Next time you’re in the supermarket weighing
the glossy conventional fruit against the small, blotched organic alternative, consider this: organic fruits’ stunted size may be the signal of their nutritional prowess.
Various studies in recent years have shown that some organic fruits and vegetables have nutritional advantages over conventionally-grown produce. For instance, organic tomatoes contain more vitamins, and organic tomato juice has more phenolics, a class of molecules that promote the body’s own antioxidant response.
But it’s been unclear exactly how organic farming brings about these changes in fruit. Now a new study indicates that the secret is stress: While conventional fruits are coddled by synthetic fertilizers, organic plants have fewer minerals available to them—and they therefore produce fruit that’s higher in human-healthy compounds.
Researchers came to this conclusion by analyzing organic and conventional tomatoes from farms in Brazil. Comparing the fruits at points throughout the growing cycle, researchers found that the conventional tomatoes were about 40 percent bigger than organics. Previous research indicates that smaller fruit is a sign that plants are under more stress. Further proof of organics’ stress came in the tomatoes’ chemistry. Organic tomatoes had higher levels of antioxidants, hinting that they were battling damaging oxidizing molecules.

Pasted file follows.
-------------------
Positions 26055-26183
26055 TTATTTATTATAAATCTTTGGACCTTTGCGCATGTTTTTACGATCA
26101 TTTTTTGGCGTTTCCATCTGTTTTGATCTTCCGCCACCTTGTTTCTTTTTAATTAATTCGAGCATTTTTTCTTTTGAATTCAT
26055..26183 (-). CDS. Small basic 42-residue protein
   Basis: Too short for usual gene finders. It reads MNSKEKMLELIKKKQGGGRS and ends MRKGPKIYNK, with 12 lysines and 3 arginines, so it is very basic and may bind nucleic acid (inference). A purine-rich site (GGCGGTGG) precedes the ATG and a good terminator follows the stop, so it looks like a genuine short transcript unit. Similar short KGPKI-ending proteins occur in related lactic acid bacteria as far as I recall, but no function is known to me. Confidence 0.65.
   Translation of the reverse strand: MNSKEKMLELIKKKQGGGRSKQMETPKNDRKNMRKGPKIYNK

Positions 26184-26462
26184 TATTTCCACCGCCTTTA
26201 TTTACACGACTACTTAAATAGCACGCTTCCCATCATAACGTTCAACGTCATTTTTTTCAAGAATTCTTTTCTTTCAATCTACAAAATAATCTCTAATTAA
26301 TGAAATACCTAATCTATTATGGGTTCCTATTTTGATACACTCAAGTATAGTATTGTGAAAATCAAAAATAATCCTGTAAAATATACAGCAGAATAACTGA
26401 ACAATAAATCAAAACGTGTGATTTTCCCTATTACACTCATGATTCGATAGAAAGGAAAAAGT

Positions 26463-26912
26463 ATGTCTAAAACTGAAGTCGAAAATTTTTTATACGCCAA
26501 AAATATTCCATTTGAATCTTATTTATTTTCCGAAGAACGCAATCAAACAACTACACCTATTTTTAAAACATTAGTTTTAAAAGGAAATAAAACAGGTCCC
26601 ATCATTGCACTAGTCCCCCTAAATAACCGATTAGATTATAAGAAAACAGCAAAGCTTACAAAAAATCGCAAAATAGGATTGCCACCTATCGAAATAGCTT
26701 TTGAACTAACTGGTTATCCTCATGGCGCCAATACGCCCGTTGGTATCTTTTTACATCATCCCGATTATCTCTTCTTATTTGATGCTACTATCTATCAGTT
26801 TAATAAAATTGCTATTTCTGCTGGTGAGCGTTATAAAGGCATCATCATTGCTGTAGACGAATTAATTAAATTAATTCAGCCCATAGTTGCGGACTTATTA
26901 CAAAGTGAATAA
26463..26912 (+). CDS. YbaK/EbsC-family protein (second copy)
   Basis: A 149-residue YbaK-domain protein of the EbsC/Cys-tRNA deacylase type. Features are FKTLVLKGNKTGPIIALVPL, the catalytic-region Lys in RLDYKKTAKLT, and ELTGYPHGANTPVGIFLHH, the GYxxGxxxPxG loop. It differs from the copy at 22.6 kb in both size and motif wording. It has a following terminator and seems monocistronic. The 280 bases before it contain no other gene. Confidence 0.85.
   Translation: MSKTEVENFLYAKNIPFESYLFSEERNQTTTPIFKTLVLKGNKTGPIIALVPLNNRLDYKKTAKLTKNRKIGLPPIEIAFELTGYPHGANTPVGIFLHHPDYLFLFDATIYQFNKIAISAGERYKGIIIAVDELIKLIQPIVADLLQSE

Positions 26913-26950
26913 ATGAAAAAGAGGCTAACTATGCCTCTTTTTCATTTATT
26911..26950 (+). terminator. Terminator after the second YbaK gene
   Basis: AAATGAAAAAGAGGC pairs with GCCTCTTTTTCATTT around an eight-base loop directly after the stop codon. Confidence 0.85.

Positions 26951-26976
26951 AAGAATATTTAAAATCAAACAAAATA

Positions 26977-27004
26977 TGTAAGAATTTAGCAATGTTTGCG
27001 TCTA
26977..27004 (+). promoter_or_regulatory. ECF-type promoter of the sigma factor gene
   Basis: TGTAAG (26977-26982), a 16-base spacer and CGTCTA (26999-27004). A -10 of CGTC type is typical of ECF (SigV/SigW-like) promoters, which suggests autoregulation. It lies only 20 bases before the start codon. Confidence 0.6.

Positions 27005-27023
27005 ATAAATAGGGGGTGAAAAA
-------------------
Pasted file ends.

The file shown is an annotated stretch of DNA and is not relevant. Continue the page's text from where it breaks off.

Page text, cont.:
These tiny organic tomatoes packed a punch: 55 percent
more vitamin C and 57 percent more “soluble solids,” including sugars, which probably made them taste better too. As the researchers report in PLoS One, this is the first time organic plants’ stress has been linked to the nutritional benefits of their fruit.
The findings make sense in light of a basic principle of living things—there’s a tradeoff between growth and defense. Pampered conventional plants can direct all their energies toward growth, producing bigger fruit. But the defense activities in organic plants, which detract from growth, produce chemicals that are healthy for the human diet.
All this comes with a caveat, however. It’s not guaranteed that higher antioxidant levels in fruit translate to higher antioxidant levels in the bloodstream of those who eat it. For apples and tomato juice, at least, it appears that organics’ antioxidant benefit is lost in translation.
Top image courtesy Mau Horng / Shutterstock